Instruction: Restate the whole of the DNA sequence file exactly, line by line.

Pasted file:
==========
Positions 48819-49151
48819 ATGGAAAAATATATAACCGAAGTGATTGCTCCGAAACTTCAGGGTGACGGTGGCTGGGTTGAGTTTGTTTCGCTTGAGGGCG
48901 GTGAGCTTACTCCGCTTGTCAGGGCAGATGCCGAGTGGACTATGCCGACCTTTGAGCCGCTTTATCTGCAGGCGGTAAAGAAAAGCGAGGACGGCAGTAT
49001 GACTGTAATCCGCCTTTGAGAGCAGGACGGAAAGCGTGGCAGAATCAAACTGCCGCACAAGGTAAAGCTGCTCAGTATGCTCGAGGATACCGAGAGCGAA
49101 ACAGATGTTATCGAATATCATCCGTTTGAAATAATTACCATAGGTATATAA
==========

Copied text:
Positions 48819-49151
48819 ATGGAAAAATATATAACCGAAGTGATTGCTCCGAAACTTCAGGGTGACGGTGGCTGGGTTGAGTTTGTTTCGCTTGAGGGCG
48901 GTGAGCTTACTCCGCTTGTCAGGGCAGATGCCGAGTGGACTATGCCGACCTTTGAGCCGCTTTATCTGCAGGCGGTAAAGAAAAGCGAGGACGGCAGTAT
49001 GACTGTAATCCGCCTTTGAGAGCAGGACGGAAAGCGTGGCAGAATCAAACTGCCGCACAAGGTAAAGCTGCTCAGTATGCTCGAGGATACCGAGAGCGAA
49101 ACAGATGTTATCGAATATCATCCGTTTGAAATAATTACCATAGGTATATAA